What is Augmented Reality — and what it most certainly isn’t
The response which I get very often when I try to explain what is it that we actually do is astounding. People either never heard of AR, or in the better case, they confuse it with web 360° viewers, VR gaming or mixed reality. Thus I decided to clean this thought-mess once and for all.
Augmented Reality as we utilize it
There is a lot of different ways of using AR ranging from games, maps, signage all the way to the retail. The part that we as a company focus on is previewing 3D objects/models/products in the space of Augmented Reality.
It means, basically, that we provide a platform with which you are able to display 3D objects real-time in the scene which is captured live by a camera of your smart device. This way the user can quickly preview products in real size and in real colour or material.
What products can be previewed in AR?
The only limitation that exists is the complexity of the product — to some degree and the actual logical usability of AR with regards to viewport to product size ratio.
First, let’s explain the complexity part. The more polygons and vertices you have, the longer the loading time. Same with the textures. It is required to find an optimal balance between the quality an loading time in order to keep the user experience smooth and pleasing. Another thing is the device. Newest iPad will most certainly perform better than a 3-years old Android phone.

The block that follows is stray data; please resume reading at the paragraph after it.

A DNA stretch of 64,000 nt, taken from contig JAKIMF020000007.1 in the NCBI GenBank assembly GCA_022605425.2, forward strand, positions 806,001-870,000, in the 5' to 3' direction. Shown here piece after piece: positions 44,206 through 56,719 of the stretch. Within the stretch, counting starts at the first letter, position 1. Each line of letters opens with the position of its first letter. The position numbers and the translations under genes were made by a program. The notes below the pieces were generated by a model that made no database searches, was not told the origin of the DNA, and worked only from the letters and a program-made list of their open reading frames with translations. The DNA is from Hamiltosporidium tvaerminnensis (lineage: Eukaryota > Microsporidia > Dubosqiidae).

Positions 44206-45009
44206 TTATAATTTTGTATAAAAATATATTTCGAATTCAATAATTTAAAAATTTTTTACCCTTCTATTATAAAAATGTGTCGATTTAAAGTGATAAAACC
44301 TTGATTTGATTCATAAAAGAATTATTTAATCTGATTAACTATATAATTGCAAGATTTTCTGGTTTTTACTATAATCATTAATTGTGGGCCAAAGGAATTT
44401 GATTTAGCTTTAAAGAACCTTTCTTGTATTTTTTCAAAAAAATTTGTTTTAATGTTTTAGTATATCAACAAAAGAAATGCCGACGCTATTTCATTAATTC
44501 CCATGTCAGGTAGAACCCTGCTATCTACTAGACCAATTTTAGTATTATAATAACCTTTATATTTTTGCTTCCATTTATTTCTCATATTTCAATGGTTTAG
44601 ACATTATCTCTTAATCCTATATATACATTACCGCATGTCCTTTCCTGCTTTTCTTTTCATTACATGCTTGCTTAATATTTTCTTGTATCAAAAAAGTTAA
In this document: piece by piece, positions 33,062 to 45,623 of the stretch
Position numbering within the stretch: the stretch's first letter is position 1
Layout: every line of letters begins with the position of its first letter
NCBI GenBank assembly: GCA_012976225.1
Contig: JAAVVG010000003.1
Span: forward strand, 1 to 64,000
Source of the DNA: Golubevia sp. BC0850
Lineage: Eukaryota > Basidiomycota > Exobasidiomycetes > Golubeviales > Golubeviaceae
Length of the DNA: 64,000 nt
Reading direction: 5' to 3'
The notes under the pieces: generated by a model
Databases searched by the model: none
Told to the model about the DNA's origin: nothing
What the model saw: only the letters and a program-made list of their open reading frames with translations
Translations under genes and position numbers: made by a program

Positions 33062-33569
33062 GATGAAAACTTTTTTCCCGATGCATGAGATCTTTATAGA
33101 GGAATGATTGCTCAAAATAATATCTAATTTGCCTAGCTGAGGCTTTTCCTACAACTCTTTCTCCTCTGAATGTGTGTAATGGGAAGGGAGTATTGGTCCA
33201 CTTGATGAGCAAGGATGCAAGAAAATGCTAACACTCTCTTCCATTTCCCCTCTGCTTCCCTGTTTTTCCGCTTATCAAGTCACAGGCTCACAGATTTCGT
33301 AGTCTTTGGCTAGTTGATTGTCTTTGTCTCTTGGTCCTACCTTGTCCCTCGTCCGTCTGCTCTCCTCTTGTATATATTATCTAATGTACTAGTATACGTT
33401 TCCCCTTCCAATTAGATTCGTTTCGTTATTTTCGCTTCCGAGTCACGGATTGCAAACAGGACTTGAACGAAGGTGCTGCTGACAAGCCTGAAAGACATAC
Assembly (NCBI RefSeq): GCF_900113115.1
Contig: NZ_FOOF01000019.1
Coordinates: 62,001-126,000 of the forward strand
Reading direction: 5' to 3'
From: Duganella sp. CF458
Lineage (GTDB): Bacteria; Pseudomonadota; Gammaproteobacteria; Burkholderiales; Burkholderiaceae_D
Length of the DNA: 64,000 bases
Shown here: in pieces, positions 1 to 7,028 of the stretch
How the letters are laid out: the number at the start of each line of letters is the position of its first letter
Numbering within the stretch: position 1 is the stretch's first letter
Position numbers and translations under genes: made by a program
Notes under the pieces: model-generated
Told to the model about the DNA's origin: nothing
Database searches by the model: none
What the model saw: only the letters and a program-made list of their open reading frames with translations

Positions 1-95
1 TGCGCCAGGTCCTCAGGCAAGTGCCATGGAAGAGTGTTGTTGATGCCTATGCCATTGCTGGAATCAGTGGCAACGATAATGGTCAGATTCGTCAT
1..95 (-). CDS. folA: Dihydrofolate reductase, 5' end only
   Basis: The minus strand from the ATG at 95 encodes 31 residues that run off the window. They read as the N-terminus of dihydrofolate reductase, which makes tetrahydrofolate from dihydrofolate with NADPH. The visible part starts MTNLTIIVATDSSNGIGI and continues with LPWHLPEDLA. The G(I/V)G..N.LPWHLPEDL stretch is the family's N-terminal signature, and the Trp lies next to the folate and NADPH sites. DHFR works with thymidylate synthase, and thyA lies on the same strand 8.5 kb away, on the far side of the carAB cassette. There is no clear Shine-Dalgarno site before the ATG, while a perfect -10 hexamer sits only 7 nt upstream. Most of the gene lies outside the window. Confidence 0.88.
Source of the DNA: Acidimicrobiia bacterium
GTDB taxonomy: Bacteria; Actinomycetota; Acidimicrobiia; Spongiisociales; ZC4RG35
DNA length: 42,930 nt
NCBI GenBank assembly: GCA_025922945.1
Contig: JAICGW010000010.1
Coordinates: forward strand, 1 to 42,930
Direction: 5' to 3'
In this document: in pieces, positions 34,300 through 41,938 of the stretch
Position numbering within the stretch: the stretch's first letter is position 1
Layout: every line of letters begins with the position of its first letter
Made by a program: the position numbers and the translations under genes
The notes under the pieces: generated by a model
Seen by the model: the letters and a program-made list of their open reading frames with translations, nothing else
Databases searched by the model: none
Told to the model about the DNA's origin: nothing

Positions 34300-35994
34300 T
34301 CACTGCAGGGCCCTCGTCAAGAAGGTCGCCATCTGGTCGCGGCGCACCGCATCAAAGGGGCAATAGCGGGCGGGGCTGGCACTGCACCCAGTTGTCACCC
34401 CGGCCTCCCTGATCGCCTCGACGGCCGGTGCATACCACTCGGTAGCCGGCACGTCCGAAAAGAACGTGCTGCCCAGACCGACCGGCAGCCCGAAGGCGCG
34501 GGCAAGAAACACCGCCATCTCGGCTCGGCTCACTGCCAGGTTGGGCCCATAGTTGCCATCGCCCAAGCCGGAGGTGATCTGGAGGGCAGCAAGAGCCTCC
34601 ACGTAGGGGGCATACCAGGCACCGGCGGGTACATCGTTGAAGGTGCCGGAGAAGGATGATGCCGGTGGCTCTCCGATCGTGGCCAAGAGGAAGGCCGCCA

Now for the size question. In order to keep things reasonable, let’s just say straight away that trying to preview life-size pirate ship with 5,5" screen would be impractical. Not like it’s not possible, it just would not meet the purpose. So in conclusion, there is no real limit in size but the sheer practicality of previewing certain model through a given viewport.
Whatever… just tell me what it is used for
Ok, well here we go:
- furniture — sofas, chairs, tables, shelves, beds, cabinets…
- fireplaces, radiators, heating units, AC ventilators, heat pumps…
- office furniture, acoustic boards, office pods, modular furniture…
- carpets, rugs and bean bags
- home decor stuff — vases, small lamps, miscellaneous decorations…
- electronics — speakers, screens, TVs, washing machines, fridges…
- outdoor furniture, sunshades, parasols, fountains
- medical equipment and furniture
- saunas and portable spas
- wall and ceiling-mounted lighting
- frames and statues…
And virtually anything that you can make a 3D model of.
What about VR or 360° configurators?
Hopefully, this suffices as an explanation for what we do with the AR technology. If you are hungry for more information visit www.arvisual.eu or shoot us an email at email@example.com.